A Pigovian tax is a tax placed on any good which creates negative externalities. The aim of a Pigovian tax is to make the price of the good equal to the social marginal cost and create a more socially efficient allocation of resources.

It is named after the economist Arthur Pigou who developed the concept of externalities in the 1920s.

Fiscal Drag

Fiscal drag is a concept where inflation and earnings growth may push more taxpayers into higher tax brackets. Therefore fiscal drag has the effect of raising government tax revenue without explicitly raising tax rates.

Tax havens

A tax haven is a country where individuals and firms are able to save money on paying tax through low or zero rates of tax. Tax havens may also provide customers with the ability to hide their true identity – helping their activities to remain hidden from the government in questions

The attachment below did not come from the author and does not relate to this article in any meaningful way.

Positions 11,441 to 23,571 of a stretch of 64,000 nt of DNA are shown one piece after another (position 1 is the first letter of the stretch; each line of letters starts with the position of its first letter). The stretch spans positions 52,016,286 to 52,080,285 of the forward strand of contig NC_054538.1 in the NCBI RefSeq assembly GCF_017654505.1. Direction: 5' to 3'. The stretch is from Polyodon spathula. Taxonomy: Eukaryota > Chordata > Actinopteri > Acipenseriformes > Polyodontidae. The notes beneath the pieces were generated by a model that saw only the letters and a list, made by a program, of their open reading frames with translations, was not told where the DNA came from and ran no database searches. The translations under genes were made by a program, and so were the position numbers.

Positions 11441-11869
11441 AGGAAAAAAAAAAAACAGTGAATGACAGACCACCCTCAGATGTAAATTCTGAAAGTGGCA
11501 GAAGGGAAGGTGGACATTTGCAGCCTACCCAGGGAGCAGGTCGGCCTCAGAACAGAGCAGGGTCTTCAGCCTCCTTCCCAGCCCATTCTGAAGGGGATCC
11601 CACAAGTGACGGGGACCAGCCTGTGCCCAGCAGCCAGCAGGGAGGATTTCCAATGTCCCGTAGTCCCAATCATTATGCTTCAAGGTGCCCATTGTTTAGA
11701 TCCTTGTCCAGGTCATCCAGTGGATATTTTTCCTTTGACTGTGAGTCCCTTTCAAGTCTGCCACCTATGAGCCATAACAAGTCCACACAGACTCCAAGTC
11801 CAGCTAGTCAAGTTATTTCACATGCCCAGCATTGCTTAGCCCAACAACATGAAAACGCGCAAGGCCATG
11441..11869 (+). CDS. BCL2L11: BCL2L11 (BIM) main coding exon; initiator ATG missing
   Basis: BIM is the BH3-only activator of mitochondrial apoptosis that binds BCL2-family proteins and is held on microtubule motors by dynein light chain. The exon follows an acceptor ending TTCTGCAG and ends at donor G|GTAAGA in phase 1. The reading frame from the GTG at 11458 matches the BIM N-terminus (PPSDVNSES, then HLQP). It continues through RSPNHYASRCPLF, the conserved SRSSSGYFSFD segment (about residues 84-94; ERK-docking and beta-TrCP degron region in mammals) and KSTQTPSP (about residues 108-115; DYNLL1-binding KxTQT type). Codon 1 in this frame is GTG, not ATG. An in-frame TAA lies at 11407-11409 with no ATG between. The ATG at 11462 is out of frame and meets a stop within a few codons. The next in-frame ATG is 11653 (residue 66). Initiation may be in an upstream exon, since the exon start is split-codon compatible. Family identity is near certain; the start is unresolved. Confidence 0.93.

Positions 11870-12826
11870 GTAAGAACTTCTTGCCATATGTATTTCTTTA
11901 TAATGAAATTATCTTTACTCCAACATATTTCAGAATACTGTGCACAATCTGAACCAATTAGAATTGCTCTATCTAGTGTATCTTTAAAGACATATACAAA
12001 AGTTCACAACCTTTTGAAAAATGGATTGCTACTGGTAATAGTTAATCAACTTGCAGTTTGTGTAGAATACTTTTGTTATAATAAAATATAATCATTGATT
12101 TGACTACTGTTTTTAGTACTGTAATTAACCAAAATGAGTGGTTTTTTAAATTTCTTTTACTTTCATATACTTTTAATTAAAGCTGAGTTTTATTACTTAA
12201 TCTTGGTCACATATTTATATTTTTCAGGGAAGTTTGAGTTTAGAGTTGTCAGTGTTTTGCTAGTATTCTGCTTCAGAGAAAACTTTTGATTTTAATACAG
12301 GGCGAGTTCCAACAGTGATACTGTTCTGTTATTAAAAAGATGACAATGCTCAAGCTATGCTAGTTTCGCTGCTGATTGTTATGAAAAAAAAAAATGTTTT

Countries considered to be tax havens include:

  • Channel Islands (e.g. Jersey)
  • Isle of Man
  • Luxembourg
  • Switzerland
  • Liechtenstein
  • Bahamas
  • San Marino

Tax havens have been criticized because

  • It means that governments find it difficult to raise revenue.
  • The most profitable companies have been building cash reserves in these tax havens, leading to a loss of productive use of their profit.

Wage-price spiral

The wage-price spiral refers to the strong mutual link and between wage growth and inflation.

  • Rising wages invariably put upward pressure on prices and inflation.
  • High inflation creates upward pressure on wages as workers seek to gain an increase in wages to meet the rising prices and maintain living standards.

Thus, a wage-price spiral can lead to a prolonged period of inflation.

Trade Barriers

Trade barriers are government policies which place restrictions on international trade. Trade barriers can either make trade more difficult and expensive (tariff barriers) or prevent trade completely (e.g. trade embargo)

Examples of Trade Barriers